In a game that went back-and-forth until the closing seconds of the fourth quarter, the San Antonio Spurs were able to defeat the Orlando Magic by the score of 106-97 to win their 11th consecutive game of the regular season. The loss for the Magic snaps the four game winning streak they had entering the night. The Spurs were led by Manu Ginobili, who had 25 points, nine assists, and six rebounds, as well as make clutch shots down the stretch. Tony Parker had 24 points and 10 assists, Tim Duncan had 15 points, and Matt Bonner had 15 points and seven rebounds — these players highlighted key contributions for San Antonio. On the other side of the coin, the Magic were led by three of their four All-Stars. Dwight Howard finished with 26 points, 18 rebounds, three steals, and two blocks, while Jameer Nelson and Rashard Lewis chipped in with 15 and 14 points respectively.
This was, without a doubt, one of the best games that will be played in the NBA for the entire season. These were two heavyweights playing at a level that seemed more conducive for the month of June rather than November. The execution was crisp on offense and defense for both teams, and the best players — for the most part — performed at the peak of their abilities. Ginobili and Parker left no doubt that they’re playing like All-Stars, while Howard continues to prove to the public that he’s a much more refined player offensively.
Josh Robbins of the Orlando Sentinel: “A situation like this is a main reason why the Orlando Magic signed Quentin Richardson over the summer. Stan Van Gundy said following the team’s shootaround at AT&T Center a few moments ago that Richardson likely will guard Manu Ginobili when the Magic tip-off against the San Antonio Spurs tonight. Ginobili, a 6-foot-6 wing, leads his team in scoring, averaging 20.0 points per game. Mickael Pietrus likely will guard Ginobili when Richardson is out of the game. [...] Ginobili averaged 30.5 points per game in two contests against the Magic last season.”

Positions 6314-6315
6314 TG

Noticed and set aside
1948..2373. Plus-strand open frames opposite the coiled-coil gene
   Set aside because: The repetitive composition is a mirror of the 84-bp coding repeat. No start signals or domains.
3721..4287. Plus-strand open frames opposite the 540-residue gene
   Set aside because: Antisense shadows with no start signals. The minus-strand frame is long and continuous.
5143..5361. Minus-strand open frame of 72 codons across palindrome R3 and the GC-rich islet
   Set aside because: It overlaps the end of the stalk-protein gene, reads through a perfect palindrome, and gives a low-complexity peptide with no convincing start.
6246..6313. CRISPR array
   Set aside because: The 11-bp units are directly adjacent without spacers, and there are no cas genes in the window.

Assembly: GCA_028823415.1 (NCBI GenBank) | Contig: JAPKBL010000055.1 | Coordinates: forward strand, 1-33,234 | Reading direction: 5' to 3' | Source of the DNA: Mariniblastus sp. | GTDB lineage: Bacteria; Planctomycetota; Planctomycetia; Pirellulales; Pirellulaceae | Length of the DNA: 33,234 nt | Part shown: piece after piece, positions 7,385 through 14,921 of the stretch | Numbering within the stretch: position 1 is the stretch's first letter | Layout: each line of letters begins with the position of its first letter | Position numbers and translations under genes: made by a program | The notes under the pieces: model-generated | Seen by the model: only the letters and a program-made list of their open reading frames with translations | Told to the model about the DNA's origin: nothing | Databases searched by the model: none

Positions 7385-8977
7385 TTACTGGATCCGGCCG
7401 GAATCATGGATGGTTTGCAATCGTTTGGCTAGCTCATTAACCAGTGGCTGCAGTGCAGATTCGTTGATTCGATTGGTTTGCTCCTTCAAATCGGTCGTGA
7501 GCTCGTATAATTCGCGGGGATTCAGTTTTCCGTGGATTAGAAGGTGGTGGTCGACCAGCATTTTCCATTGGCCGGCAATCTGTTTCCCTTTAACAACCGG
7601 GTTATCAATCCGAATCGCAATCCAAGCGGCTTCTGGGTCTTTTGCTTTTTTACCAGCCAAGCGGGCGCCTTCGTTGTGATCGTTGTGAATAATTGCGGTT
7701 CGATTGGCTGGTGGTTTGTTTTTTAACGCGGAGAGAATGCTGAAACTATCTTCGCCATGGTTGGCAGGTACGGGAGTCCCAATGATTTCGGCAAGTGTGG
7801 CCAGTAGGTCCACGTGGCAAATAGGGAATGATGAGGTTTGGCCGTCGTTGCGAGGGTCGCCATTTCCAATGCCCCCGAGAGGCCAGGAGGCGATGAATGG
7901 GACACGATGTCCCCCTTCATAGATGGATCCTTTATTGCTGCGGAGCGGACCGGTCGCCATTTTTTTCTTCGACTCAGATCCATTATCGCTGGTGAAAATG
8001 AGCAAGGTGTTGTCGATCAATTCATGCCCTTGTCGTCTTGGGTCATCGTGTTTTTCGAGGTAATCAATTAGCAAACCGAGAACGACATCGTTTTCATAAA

Zach McCann of the Orlando Sentinel: “Much has been made of Dwight Howard’s work with Hakeem Olajuwon over the summer, a three-day training session that’s at least partially the reason for Howard’s improved offensive game. But Howard isn’t the only Magic player who learned from Olajuwon this summer. Rashard Lewis also trained with Olajuwon this summer, focusing on improving Lewis’ footwork and post-game. Lewis expected to play more small forward this season, which would mean more post opportunities while matched up against smaller defenders.”
Paul Forrester of Sports Illustrated conducts a Q/A with Rashard Lewis. A must-read. Here’s an excerpt: “[Playing small forward is] easy to remember; it’s almost like riding a bike. Offensively, it’s pretty easy, but on defense I had to learn how to get back to slowing guys on the perimeter. Even more difficult is slowing guys in the pick-and-roll and when guys are getting screens. I’m not used to guys coming and setting screens on me. Playing the 4 used to mean a guy calling out the screen, me jumping out and showing, then trying to stop the guard and getting back. With your back to the basket, you have to listen to the screens getting called out and react that way. Getting through those has been an adjustment.”
John Denton of OrlandoMagic.com: “Like Duncan, Howard knows that his legacy will be dependent more so on his championship hardware than any rebounding titles or dunk contests awards. Howard looks at a center like Duncan who is nearing the twilight of his career and knows that now is his time to grab the NBA by the throat and strangle every bit of success out of it as possible. Criticized at times for his playful nature, Howard turned serious this season as he chases a championship. And he became a student of the low-post game in the offseason, doing more listening than talking, more thinking than laughing. He drilled with Hakeem Olajuwon and Karl Malone on the court, and away from it listened to words of wisdom from seasoned big men like Dikembe Mutombo and Tony Battie.”
Austin Burton of Dime Magazine: “What really stands in Penny’s way is the history of injuries (six knee surgeries) and the simple reality that once you’re out of the NBA, it’s a hell of a lot harder to get back in. That’s why there are 100 players floating around the Euroleague who are better than Brian Cookor more durable than Bobby Simmons, but can’t get a spot in the League because those aforementioned two keep getting work. Penny may have just been gone too long.”
Rashard Lewis has received a consistent torrent of criticism since the 2010 NBA Eastern Conference Finals, in which his lack of impact offensively aided in the Orlando Magic‘s inability to return to the NBA Finals last season after making an appearance in 2009. And this year, with each game that passes by and Lewis doesn’t perform up to his standards, the louder the critics have gotten.